One of Oregon’s prized sheriffs has landed himself under investigation after citizens reported that he was involved with the Bundy family and their occupation of the Malheur National Wildlife Refuge.
Grant County Sheriff Glenn Palmer’s conduct is being examined and could prompt an official investigation.
“What the association will do is look at all the facts: We’ll gather evidence and information, and then if we think there is a violation of the state sheriffs’ (association) bylaws or ethics, then we would take whatever would be the appropriate action,” said Brian Wolfe, the sheriff of Malheur County. “We would just want to make sure, first of all, that sheriffs in Oregon are following the law and following their oath.”
Sheriff Palmer apparently admitted to meeting militiamen Ryan Payne and Jon Ritzheimer, among many others, over a lunch where occupiers of the Malheur National Wildlife Refuge were also present. Apparently, Palmer did not know the occupiers would be at the lunch meeting.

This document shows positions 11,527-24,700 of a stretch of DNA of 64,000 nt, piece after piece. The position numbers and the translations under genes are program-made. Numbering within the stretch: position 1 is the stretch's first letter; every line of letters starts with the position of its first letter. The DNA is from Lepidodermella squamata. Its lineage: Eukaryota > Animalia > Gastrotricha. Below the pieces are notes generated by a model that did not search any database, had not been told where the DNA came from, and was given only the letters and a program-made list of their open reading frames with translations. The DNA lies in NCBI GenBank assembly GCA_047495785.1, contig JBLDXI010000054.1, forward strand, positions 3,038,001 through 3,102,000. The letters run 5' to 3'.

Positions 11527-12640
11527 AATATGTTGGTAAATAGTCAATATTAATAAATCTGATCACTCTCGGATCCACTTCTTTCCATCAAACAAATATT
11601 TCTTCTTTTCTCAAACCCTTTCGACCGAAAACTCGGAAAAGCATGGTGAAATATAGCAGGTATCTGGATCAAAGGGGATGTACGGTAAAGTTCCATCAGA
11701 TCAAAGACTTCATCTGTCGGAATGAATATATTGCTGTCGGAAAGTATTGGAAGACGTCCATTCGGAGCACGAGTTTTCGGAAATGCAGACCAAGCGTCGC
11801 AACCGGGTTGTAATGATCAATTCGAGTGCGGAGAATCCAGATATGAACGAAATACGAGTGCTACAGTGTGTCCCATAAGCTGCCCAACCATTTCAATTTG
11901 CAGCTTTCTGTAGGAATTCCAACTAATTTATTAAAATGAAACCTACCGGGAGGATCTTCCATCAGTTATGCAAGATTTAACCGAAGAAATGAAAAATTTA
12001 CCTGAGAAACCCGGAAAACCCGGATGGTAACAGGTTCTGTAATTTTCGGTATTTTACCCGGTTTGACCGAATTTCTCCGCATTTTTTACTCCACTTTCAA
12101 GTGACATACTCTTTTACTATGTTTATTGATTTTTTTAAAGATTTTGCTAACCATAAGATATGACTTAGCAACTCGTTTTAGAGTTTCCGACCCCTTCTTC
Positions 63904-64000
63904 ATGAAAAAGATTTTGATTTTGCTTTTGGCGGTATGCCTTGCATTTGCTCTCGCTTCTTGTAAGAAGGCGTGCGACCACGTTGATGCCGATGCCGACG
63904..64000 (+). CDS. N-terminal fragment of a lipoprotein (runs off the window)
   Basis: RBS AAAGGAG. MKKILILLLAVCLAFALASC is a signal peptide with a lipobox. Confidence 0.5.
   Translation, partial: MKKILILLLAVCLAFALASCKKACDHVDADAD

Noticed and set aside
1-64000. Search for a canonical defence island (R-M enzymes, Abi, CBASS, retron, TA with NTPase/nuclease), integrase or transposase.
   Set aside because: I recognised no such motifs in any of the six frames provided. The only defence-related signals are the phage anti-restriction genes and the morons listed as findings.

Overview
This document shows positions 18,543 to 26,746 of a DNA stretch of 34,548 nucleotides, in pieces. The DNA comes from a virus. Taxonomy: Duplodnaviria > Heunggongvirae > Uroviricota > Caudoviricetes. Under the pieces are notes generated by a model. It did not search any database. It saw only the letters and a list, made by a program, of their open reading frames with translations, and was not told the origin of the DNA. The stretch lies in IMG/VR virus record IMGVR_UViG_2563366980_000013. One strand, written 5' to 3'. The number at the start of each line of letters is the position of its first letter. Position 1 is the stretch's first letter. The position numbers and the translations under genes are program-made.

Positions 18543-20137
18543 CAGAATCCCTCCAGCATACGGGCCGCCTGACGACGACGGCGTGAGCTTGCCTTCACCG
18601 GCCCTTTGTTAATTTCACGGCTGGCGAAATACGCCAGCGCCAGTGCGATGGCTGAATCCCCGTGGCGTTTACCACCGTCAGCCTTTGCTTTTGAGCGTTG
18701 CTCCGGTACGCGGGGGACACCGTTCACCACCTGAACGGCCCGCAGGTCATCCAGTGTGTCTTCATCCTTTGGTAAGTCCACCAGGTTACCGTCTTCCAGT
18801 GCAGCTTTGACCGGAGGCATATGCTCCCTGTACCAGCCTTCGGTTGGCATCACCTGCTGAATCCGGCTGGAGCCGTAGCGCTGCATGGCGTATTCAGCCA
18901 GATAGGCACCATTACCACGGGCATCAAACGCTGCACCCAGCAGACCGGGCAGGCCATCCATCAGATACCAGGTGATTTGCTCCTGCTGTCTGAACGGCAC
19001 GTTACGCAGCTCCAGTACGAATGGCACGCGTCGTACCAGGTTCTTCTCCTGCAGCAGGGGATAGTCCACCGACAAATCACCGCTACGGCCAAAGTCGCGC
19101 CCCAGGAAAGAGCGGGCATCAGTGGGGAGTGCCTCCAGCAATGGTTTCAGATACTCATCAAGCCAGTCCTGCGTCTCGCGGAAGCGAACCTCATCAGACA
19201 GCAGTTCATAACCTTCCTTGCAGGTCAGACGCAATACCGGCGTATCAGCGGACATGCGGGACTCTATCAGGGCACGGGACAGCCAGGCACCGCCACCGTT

Payne, Ritzheimer and 14 others have since been indicted by a federal grand jury on one felony count each of conspiring to impede federal employees.
Moreover, Palmer was also present at the John Day Senior Center on Jan. 26 where Payne was expected to speak, but after learning that the leaders of the refuge occupation had been arrested, he managed to escape.
“We are a nation of laws, and the executive branch cannot override the laws passed by the legislative branch, nor can we ignore the clear guidance of the judicial branch,” the sheriff’s association said in a statement. “There is a process for changing the laws of our great nation and for amending our Constitution, and that process does not involve the armed takeover of government facilities and disruption of an entire community.”
This clearly states that the association gives people the right to challenge the government to make change but does not “agree with or support any citizen or elected official who would advocate for change in a manner that includes illegal action, threats of violence, or violence against any citizen of the United States.”
Ammon Bundy and his armed followers were apparently on their way to a meeting hosted by Palmer in Grant County when they got arrested. The sheriff, on multiple occasions, had hinted his support for the militants cause and had clearly spoken about his dislike for the federal government.